The cost of fighting the massive
That means the fire, which on Tuesday grew to roughly 280 square miles, has burned through 15% of the $172 million the California Legislature set aside for the wildfire season.
And with the Rim fire just 20% contained, the $27-million price tag reported by the San Jose Mercury News was sure to go higher.
More than 3,700 personnel had been assigned to fight the blaze, along with six air tankers and more than a dozen water-dropping helicopters, according to Dick Fleishman, a spokesman for the U.S. Forest Service.
It has destroyed at least 23 structures, and threatens two groves of giant sequoias and historical structures in the famed park. About 25 miles away, however, the tourist magnet of
But there are other costs.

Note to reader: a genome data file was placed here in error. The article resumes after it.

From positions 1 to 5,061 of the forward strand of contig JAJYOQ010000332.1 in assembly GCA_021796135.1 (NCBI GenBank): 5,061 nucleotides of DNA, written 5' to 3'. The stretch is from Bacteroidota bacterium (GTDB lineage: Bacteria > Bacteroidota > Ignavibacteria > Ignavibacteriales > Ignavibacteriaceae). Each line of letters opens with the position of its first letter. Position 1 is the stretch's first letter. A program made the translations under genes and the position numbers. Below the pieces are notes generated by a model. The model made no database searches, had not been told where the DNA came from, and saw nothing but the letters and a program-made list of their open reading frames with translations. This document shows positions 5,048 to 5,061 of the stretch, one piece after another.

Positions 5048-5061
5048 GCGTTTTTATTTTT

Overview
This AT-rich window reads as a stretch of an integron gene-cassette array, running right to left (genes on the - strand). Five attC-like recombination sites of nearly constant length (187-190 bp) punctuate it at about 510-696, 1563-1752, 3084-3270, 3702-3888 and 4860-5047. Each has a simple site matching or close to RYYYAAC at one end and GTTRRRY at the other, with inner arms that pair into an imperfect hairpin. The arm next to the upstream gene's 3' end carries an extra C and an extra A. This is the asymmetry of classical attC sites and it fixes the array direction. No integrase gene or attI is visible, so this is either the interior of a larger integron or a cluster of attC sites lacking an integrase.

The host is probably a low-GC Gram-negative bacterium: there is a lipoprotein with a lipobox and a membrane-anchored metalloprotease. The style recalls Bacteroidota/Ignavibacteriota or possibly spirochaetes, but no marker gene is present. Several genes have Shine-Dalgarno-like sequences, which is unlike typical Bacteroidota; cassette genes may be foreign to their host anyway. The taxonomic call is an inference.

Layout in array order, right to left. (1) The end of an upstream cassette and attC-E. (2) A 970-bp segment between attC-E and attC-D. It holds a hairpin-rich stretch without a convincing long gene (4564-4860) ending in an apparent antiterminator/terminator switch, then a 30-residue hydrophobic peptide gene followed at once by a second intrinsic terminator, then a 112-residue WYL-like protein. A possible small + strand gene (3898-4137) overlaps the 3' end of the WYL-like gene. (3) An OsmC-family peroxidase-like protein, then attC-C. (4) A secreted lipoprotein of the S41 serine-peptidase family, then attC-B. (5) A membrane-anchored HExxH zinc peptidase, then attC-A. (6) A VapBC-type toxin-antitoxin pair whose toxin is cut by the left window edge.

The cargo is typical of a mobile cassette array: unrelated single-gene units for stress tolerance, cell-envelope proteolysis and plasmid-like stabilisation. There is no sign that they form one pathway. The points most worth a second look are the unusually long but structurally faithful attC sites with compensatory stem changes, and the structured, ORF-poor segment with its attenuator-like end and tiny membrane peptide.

The fire brought down two hydroelectric power stations that serve San Francisco customers. One has been fixed.
There has been no interruption in power or water to utility customers in San Francisco and around the Bay Area, but supplemental power has cost about $600,000 since the two power stations were deenergized Aug. 17, the day the Rim fire started.
Transmission lines from the stations also still need to be checked and cleaned of soot and ash before they and the stations are reenergized.
The California Department of Finance said this week that the state has spent more than $44 million fighting fires since the fiscal year, the Sacramento Bee reported.
Still, the state budget includes a $1.1-billion reserve that can be tapped if costs exceed what's been set aside.
But California won't have to bear the costs alone.
According to firefighters, the Rim fire is burning hotter and faster than any in modern Sierra Nevada history. Officials say it is the California wildfire they have warned about for years, as modern firefighting techniques have snuffed out forest fires, allowing fuel to build up on the mountain floor.
"This is it. This is the big one," Yosemite Fire Chief Kelly Martin said.